In true Charleston juxtaposition, only a block away is King Street, the main shopping thoroughfare with large and small stores featuring everything from designer clothing to jewelry to antiques. Unique items such as original sculpture and hand rolled cigars can be found on King or its side streets.

Away from the shopping areas, there are narrow streets full of houses that are up to two hundred and fifty years old. Several of these are open for you to tour and others have become small inns. A stroll through the old section (South of Broad Street) is the best way to see what Charleston looked like back in its first glory period as a major eighteenth century seaport or get a feeling for how people lived before the Civil War. The churches are worth a look-see, too. Many of the graveyards are open to visitors, and the old grave stones tell a vivid story about city residents of centuries past.

Charleston is also, among many other things, a college town and the Bohemian aspects of some parts of the city reflect the presence of the College of Charleston in buildings, dormitories, and fraternity houses scattered throughout its heart. Young men and women in uniform are walking evidence of the Citadel, one of the few remaining state military colleges. The Citadel has dress parades every Friday afternoon and visitors are welcome to tour its beautiful campus at any time. Located in the hospital section along western Calhoun Street is the Medical University of South Carolina, another of the major centers of learning that the city hosts.

A wide variety of restaurants cover every aspect of the dining spectrum, too. You can have a sandwich in a fast food shop or dine on expensive haut cuisine. In between are places that feature down home Charleston cooking, excellent sea food, or just a good cup of coffee and a pastry.

West of the Ashley (West Ashley, James Island, John’s Island, Folly Beach)

Cross over the Ashley River bridges and you’re in one of the major suburbs of Charleston, but it’s more than a residential area. Follow Old Town Road to Charles Towne Landing, a state park located where the first colonists landed. The park has a brand new interactive Visitors’ Center that graphically portrays early eighteenth century life in early Charles Town. For a different dose of history, travel Highway 61 and you pass several classic plantations, all open for touring, that give a visitor the feeling of pre-Civil war plantation life.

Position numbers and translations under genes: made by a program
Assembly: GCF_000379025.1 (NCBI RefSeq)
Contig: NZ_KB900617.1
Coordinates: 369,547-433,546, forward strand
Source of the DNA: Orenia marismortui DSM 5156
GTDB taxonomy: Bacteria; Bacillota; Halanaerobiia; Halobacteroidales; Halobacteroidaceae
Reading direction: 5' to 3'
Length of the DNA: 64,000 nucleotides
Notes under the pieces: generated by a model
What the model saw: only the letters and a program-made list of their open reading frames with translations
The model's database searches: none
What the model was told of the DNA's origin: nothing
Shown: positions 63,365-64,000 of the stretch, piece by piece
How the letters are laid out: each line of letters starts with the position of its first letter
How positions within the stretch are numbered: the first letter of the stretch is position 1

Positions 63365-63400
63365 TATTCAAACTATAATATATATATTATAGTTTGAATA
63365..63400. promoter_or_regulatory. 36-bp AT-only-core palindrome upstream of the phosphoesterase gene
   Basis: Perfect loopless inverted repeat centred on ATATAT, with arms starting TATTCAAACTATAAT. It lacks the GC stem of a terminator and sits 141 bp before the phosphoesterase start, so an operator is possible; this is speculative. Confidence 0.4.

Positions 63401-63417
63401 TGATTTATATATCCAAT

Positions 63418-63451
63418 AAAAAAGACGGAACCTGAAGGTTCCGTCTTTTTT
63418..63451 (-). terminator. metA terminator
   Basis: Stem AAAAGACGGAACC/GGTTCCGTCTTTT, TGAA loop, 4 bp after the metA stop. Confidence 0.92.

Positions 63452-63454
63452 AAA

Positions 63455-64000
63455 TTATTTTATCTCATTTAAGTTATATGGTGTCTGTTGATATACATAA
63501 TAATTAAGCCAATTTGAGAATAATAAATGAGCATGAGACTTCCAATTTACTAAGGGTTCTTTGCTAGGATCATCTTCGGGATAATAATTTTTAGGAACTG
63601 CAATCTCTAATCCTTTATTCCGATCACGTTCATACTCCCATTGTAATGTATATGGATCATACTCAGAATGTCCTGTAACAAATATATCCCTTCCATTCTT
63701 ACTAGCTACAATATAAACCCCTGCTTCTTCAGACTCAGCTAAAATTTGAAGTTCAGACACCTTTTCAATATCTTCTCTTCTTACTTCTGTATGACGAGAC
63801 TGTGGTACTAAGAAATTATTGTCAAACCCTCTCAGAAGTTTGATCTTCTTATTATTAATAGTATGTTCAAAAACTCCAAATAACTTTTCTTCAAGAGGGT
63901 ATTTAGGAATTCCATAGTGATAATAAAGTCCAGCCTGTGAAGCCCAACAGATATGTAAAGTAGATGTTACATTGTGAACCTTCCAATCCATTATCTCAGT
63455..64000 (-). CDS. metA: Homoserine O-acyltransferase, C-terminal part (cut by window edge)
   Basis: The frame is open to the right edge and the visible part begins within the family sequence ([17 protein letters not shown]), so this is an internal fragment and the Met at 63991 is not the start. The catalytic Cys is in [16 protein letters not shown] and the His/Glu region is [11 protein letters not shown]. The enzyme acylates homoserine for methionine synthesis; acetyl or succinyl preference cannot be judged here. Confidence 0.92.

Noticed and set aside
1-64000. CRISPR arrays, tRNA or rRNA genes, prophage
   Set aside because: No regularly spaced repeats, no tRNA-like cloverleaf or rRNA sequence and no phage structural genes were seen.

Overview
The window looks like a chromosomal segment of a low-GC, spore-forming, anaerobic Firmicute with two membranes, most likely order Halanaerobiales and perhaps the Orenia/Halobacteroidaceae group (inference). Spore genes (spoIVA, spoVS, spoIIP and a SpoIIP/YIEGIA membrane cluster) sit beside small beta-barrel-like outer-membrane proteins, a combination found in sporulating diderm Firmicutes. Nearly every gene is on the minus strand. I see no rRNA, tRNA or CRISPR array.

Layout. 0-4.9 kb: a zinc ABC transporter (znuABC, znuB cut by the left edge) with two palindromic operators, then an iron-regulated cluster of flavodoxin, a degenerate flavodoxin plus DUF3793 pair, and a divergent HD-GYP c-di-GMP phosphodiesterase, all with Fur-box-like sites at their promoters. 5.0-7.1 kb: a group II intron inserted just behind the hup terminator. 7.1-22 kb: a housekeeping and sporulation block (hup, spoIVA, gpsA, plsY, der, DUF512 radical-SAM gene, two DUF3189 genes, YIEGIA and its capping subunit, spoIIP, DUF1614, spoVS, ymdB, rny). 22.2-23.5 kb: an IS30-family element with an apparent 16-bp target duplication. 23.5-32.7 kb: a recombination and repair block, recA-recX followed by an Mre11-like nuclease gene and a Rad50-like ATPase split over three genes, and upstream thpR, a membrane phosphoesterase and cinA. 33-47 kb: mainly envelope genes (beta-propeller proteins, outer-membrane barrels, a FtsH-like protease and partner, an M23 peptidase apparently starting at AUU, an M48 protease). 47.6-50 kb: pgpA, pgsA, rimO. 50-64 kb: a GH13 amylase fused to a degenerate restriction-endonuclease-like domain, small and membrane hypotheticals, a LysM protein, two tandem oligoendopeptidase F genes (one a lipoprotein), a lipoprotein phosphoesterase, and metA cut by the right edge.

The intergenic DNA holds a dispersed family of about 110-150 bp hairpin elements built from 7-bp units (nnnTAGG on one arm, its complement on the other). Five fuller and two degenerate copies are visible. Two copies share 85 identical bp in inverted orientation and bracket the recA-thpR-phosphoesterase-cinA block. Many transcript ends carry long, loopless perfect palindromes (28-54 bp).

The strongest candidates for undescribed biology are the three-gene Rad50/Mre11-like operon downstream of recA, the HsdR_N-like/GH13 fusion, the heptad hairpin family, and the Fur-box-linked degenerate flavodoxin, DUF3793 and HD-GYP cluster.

On James Island, follow Folly Road to its end and you’re at Folly Beach, the “Edge of America”. It’s a laid back fun and funky little beach town that is known for a relaxed lifestyle, sense of humor, and some of the best surfing on the east coast. Lie on the beach, walk out on the fourteen hundred foot fishing pier, or dine at any of several little restaurants during your visit. You’ll enjoy it all.

Rural John’s Island is pure South Carolina back country within easy reach of the city. Gorgeous moss-hung oaks line the roads, but the grandfather of them all is the Angel Oak, nearly 14 centuries old and massive in stature. It’s truly living history.

East of the Cooper (Mount Pleasant, Sullivan’s Island, Isle of Palms)

Cross the Arthur Ravenel Jr. Bridge, an architectural wonder that’s the longest cable span bridge in America, and you are in chic Mount Pleasant. Here you’ll find exclusive communities surrounding a small town full of outstanding shopping and dining. Along the Cooper River is Patriots Point Museum with it’s collection of naval ships from the 20th Century, including the aircraft carrier USS Yorktown.

For the beach lover, Sullivan’s Island and the Isle of Palms both offer beautiful clear sand and rolling waves. Sullivan’s Island is a classic small beach community with the amenities of a county park while the Isle of Palms features upscale homes, a great resort, golf, and exclusive island living.

North Charleston